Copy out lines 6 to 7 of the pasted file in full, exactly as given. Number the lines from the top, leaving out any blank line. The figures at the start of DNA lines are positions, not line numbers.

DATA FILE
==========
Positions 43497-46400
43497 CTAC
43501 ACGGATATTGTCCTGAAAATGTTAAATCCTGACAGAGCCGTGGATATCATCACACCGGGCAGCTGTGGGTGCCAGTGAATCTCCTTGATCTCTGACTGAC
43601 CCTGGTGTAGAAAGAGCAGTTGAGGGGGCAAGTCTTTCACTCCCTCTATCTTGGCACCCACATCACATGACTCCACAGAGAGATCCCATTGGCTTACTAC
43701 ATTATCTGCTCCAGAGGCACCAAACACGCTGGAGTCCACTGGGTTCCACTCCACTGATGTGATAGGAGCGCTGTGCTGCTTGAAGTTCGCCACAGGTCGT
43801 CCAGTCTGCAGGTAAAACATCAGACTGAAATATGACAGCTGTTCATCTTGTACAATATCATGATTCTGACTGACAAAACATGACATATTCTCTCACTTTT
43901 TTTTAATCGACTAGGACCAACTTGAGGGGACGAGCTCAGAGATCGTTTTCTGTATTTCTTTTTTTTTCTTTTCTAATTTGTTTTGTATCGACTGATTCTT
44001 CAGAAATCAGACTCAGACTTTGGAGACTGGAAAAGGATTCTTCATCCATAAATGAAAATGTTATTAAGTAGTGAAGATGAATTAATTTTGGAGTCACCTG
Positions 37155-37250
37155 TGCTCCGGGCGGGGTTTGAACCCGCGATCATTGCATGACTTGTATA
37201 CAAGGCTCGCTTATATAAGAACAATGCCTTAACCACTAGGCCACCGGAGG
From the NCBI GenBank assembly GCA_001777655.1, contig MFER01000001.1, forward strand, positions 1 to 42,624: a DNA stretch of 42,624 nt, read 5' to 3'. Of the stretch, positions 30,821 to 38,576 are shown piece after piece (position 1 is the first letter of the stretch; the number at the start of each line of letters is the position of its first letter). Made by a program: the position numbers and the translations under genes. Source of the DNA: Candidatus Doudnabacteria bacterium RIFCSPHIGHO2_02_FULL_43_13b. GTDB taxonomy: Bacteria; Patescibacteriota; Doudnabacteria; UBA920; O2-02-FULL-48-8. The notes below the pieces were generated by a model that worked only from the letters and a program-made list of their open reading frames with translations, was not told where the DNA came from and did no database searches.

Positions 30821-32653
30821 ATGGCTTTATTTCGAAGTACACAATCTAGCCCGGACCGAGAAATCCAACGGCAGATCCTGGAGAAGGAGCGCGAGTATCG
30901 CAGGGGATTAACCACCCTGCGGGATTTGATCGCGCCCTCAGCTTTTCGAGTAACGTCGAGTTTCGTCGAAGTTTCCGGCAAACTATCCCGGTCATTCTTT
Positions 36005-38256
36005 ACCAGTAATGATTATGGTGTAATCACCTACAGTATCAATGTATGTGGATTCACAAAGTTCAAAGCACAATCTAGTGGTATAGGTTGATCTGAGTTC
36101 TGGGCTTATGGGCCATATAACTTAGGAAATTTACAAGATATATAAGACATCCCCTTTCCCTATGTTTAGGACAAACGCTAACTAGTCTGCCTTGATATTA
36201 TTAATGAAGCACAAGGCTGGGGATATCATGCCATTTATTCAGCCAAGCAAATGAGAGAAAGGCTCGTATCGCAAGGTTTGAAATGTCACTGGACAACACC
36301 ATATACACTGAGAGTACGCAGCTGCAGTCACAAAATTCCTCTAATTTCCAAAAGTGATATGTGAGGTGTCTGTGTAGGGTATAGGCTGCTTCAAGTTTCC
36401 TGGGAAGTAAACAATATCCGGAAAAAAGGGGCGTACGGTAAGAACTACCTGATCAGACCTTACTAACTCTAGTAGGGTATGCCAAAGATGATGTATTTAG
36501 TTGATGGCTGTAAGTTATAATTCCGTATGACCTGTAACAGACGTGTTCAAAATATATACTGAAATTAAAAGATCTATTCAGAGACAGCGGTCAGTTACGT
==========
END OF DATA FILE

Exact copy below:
43801 CCAGTCTGCAGGTAAAACATCAGACTGAAATATGACAGCTGTTCATCTTGTACAATATCATGATTCTGACTGACAAAACATGACATATTCTCTCACTTTT
43901 TTTTAATCGACTAGGACCAACTTGAGGGGACGAGCTCAGAGATCGTTTTCTGTATTTCTTTTTTTTTCTTTTCTAATTTGTTTTGTATCGACTGATTCTT